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Strategic management: internal analysis

Wal-Mart is a big US retailer with $ 345 billion turnover in 2006. Nearly one- third of the US population visit Wal-Mart stores in US. It is the world’s largest public corporation by revenues according to 2007 Fortune Global 500. It has more than 6200 facilities including 3800 stores in US and 2800 in international locations, employing in all about 1. 6 million associates. International stores in 14 countries account for 20. 1% of the total sales. According to Global Insight, owing to Wal-Mart’s low prices, the savings per head in 2006 on an average are $957 which works out to $287 billion in total.

But, Wal-Mart is lagging behind Home Depot, Dell, Target, Costco, and Kroger in terms of profitability. The Wal-Mart’s Marketing Manager is seeking solutions to its problems in growth, profitability and public image. SWOT ANALYSIS In this paper, I have taken two tools of analysis- SWOT analysis and Value Chain analysis- out of many such tools available, to identify the bases of strategy and course of action. SWOT, according to Mourik, J. ( 1999, pp. 40-41) can elicit many ideas from different perspectives and lead to a more action-oriented form of analysis.

Strengths Low prices are the main

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strength of Wal-Mart. Because of this, about 45 million low-income Americans shop at Wal-Mart frequently. It has a strong apparatus as well as the bargaining power to extract the lowest prices from the manufacturers. It has a robust logistics and distribution system which meticulously keep track of back-end operations – the supplies from the manufacturer to the delivery counter. But all this is done cost-effectively, if not with the lowest cost. About 40% of its sales come from its store brands.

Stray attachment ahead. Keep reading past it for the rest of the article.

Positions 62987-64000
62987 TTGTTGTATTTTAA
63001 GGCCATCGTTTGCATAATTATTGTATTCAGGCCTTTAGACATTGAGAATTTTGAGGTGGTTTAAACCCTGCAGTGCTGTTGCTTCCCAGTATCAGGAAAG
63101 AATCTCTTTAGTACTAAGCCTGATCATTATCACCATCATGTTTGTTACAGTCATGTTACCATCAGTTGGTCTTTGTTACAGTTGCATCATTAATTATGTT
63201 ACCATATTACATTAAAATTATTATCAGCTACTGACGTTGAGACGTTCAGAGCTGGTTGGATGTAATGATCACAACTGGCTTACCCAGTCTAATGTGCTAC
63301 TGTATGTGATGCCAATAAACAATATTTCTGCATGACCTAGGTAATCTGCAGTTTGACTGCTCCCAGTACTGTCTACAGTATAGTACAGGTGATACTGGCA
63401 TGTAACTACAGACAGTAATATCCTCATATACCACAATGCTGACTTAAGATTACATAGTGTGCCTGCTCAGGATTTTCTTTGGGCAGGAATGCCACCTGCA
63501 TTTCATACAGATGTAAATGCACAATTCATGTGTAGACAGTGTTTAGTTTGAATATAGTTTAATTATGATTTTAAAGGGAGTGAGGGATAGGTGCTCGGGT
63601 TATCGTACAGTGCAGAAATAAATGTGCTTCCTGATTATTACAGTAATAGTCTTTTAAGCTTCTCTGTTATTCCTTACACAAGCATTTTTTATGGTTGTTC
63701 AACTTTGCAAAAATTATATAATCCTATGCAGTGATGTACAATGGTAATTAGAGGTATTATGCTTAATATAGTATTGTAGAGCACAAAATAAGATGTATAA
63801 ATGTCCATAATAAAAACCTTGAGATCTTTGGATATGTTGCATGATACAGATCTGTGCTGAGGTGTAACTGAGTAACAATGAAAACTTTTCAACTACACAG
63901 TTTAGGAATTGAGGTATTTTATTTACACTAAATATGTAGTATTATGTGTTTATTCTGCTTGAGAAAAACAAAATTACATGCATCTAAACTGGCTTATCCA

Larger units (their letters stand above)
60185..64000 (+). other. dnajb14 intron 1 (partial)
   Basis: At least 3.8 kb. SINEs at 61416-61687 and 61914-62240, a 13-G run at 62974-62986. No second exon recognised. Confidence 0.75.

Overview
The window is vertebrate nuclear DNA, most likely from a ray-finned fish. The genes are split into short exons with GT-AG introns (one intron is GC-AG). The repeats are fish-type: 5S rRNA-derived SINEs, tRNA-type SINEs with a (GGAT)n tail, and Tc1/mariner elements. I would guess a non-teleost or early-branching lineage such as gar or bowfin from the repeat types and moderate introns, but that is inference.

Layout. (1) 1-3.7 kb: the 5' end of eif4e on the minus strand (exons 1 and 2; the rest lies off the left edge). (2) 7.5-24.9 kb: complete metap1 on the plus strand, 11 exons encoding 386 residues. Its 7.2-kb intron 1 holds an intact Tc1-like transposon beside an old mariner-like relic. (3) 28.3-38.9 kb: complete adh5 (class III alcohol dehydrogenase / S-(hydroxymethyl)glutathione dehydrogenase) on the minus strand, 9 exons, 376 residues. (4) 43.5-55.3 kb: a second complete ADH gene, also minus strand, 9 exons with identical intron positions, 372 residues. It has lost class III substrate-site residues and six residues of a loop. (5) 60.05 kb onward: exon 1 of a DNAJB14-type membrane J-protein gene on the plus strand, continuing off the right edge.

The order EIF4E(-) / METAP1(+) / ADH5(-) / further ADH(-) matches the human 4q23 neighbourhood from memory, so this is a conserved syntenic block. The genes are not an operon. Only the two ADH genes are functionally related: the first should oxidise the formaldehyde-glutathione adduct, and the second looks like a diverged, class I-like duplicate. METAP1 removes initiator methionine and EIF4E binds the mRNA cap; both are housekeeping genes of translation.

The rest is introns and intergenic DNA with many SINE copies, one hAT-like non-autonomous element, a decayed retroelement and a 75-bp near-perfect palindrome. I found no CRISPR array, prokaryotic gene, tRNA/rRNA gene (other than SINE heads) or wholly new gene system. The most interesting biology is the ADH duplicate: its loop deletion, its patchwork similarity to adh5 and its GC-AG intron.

It sub-contracts manufacturing to third parties and gets the supplies for sales under its brand name. Weaknesses The slow growth rate is due to the aging of the outlets; the sales that come from five years or older outlets are 44% in 2006 and 17% in 2000. Stock-outs are everyday phenomenon. The stores often go out of stock on important items like textiles. The stores are failing in maintaining cleanliness and minimizing check-out time. Middle-income people don’t buy as much wares as low income people do since the Wal-Mart stores have a lot to be desired on store aesthetics, styles, quality and customer service.

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